[OPE-L:3661] RE: Operationalization of Marxian theory

Duncan K. Fole (dkf2@columbia.edu)
Tue, 12 Nov 1996 19:24:46 -0800 (PST)

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In reply to Andrew's [OPE-L:3653]:

>In ope-l 3648, Duncan referred to "sharp doctrinal differences that at the
>moment threaten to stall fruitful research."
>This is the first time I've heard such a concern expressed. I'd be interested
>in knowing why Duncan thinks the new debate over Marx's value theory threatens
>to stall research. It is certainly not my intention to stall any sort of
>research, fruitful or not, and if my efforts to understand Marx's value theory
>better are obstructing things, that is troubling.
In the late 19th and early 20th centuries Marxist economics was at the
center of the most important political economic thinking going:
imperialism, underconsumption, finance capital, the transformation of
capitalism to socialism, the evolution and development of capitalism on a
world scale, to mention a few areas. On this list, just to take an example,
we don't hear very much about substantive research on larger political
economic issues, and we seem to have trouble agreeing on even the most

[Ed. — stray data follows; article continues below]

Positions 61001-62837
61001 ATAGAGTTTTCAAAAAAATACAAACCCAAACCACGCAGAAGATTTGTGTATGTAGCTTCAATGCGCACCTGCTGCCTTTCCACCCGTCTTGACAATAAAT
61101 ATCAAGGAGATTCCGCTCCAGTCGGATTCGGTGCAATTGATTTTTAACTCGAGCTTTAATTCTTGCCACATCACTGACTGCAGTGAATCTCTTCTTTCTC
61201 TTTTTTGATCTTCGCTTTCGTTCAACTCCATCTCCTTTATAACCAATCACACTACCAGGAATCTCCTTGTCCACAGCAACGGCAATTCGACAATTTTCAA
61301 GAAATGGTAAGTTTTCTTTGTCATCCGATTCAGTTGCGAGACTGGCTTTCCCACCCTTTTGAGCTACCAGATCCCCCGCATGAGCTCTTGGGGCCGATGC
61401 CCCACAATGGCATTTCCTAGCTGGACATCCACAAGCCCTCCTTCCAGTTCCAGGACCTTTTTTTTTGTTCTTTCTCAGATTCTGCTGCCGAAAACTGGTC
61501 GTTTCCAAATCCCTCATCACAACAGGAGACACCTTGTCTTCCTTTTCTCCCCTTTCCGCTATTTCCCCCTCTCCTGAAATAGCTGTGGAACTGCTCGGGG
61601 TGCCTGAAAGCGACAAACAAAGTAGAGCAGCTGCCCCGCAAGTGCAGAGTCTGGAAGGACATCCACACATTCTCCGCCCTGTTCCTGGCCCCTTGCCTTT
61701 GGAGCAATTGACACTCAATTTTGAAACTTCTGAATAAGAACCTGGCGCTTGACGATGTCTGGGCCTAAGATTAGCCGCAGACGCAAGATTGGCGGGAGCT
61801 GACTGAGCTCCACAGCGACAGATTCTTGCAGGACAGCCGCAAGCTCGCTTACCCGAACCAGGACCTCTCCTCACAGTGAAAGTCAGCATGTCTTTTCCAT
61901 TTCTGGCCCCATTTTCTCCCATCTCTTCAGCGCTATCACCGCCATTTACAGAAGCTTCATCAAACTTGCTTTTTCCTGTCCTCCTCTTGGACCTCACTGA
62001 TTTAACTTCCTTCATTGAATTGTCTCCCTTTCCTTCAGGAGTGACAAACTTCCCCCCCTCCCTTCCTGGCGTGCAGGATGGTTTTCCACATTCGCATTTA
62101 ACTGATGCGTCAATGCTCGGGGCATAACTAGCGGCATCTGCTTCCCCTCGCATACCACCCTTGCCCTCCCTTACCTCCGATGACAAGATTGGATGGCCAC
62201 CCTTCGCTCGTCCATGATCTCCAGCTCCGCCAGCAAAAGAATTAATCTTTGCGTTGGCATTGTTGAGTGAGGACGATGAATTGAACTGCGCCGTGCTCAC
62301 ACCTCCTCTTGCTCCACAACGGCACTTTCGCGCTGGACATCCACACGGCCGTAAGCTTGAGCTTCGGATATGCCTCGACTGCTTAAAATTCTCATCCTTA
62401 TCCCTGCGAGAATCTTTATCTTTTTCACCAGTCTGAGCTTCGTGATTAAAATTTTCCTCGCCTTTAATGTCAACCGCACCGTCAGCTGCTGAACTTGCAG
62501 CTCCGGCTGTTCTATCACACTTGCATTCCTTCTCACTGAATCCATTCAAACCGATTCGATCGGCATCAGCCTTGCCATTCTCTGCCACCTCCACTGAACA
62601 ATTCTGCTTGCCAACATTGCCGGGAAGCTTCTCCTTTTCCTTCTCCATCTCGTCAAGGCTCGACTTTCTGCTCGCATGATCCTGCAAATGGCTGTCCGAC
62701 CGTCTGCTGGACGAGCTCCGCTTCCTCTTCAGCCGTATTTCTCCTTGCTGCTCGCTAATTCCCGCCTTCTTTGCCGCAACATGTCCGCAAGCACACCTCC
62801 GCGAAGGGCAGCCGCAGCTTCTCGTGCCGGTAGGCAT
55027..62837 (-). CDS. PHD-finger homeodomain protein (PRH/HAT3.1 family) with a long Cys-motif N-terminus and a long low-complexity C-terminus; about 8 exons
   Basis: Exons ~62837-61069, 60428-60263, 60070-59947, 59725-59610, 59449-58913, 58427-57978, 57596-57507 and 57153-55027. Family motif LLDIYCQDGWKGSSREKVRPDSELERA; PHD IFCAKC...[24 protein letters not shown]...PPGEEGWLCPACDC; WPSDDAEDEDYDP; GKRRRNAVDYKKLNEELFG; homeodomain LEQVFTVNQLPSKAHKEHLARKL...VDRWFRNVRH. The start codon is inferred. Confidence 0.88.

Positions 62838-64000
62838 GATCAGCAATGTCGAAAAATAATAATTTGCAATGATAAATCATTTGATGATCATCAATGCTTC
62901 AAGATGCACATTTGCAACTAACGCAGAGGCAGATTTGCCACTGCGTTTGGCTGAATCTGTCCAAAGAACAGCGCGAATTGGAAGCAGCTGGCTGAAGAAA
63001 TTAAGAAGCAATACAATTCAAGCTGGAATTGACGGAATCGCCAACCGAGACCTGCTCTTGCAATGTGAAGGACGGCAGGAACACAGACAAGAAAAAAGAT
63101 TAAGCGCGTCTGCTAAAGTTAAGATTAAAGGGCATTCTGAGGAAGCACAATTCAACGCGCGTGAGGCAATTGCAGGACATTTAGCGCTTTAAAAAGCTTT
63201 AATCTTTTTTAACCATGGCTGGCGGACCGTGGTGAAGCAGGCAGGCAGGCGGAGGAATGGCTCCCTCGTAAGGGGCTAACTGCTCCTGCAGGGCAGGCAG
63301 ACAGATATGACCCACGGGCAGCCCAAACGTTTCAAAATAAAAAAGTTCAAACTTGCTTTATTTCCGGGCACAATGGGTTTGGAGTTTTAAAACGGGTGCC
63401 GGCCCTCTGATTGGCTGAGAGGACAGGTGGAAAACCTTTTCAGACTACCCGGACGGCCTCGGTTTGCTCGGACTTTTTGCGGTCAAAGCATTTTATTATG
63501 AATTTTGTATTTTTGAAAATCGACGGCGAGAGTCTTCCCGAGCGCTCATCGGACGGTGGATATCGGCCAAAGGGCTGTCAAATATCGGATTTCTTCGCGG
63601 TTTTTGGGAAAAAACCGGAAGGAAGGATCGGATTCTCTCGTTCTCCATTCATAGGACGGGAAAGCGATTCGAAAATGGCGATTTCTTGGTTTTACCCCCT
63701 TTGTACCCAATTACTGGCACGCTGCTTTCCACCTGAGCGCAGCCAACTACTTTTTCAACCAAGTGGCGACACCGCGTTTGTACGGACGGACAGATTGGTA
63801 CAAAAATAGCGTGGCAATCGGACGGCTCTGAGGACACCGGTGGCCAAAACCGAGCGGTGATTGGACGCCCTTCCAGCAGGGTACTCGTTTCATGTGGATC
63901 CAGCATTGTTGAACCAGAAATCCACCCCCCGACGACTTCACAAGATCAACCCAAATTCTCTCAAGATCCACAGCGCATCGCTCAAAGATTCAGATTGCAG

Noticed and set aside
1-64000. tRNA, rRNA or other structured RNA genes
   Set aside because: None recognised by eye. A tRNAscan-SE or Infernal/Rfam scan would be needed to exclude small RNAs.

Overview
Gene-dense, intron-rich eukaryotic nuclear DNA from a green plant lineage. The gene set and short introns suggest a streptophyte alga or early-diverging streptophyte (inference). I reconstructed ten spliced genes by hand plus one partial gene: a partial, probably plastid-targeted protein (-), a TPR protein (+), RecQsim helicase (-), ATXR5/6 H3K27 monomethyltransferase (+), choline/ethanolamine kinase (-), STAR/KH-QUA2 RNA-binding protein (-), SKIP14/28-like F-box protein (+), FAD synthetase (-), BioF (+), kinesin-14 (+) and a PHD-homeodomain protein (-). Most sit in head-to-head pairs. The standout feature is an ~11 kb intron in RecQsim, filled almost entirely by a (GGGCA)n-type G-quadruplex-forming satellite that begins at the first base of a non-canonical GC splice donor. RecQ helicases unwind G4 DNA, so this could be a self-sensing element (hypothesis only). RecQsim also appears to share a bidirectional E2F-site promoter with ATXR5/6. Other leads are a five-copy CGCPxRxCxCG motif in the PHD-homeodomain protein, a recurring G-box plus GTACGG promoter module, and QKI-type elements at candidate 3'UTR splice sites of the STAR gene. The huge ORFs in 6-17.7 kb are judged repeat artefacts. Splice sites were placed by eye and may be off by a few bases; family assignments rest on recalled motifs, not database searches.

basic issues of interpretation of the core theory of Marxist economics, the
theory of value. One result is that there is very little cumulation of
effort: it seems to be hard for us to build on the work of others. Another
is that the field seems incoherent to students.

I agree that moving toward an adequate critical reading of Marx is an
important intellectual problem, and that the "single-system" critique has
made some interesting contributions on that front. Without criticizing this
effort at all, I was trying to encourage a focus on problems that might
lead to cumulation of effort, and emphasize the area of agreement among
Marxist economists, with the hope of moving toward an intellectually more
productive dialogue.


Duncan K. Foley
Department of Economics
Barnard College
New York, NY 10027
fax: (212)-854-8947
e-mail: dkf2@columbia.edu